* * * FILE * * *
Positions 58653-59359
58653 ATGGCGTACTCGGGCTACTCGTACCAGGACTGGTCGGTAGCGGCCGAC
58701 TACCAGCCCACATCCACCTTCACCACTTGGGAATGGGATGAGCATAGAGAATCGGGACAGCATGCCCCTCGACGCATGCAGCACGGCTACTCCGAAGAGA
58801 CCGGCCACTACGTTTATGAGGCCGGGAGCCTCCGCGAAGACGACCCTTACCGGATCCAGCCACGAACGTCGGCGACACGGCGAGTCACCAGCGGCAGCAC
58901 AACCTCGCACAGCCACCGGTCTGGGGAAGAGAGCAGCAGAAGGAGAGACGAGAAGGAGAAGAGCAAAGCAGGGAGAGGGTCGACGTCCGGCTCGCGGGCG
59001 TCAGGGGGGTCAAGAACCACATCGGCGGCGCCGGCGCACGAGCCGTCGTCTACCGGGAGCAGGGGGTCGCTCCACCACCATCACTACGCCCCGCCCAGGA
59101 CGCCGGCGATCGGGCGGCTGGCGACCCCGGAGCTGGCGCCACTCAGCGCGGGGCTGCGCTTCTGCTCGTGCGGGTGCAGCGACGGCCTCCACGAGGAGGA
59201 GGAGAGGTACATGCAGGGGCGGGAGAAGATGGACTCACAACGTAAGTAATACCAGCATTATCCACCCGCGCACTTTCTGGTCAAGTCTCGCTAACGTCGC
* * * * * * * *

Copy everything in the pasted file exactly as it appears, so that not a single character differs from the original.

Positions 58653-59359
58653 ATGGCGTACTCGGGCTACTCGTACCAGGACTGGTCGGTAGCGGCCGAC
58701 TACCAGCCCACATCCACCTTCACCACTTGGGAATGGGATGAGCATAGAGAATCGGGACAGCATGCCCCTCGACGCATGCAGCACGGCTACTCCGAAGAGA
58801 CCGGCCACTACGTTTATGAGGCCGGGAGCCTCCGCGAAGACGACCCTTACCGGATCCAGCCACGAACGTCGGCGACACGGCGAGTCACCAGCGGCAGCAC
58901 AACCTCGCACAGCCACCGGTCTGGGGAAGAGAGCAGCAGAAGGAGAGACGAGAAGGAGAAGAGCAAAGCAGGGAGAGGGTCGACGTCCGGCTCGCGGGCG
59001 TCAGGGGGGTCAAGAACCACATCGGCGGCGCCGGCGCACGAGCCGTCGTCTACCGGGAGCAGGGGGTCGCTCCACCACCATCACTACGCCCCGCCCAGGA
59101 CGCCGGCGATCGGGCGGCTGGCGACCCCGGAGCTGGCGCCACTCAGCGCGGGGCTGCGCTTCTGCTCGTGCGGGTGCAGCGACGGCCTCCACGAGGAGGA
59201 GGAGAGGTACATGCAGGGGCGGGAGAAGATGGACTCACAACGTAAGTAATACCAGCATTATCCACCCGCGCACTTTCTGGTCAAGTCTCGCTAACGTCGC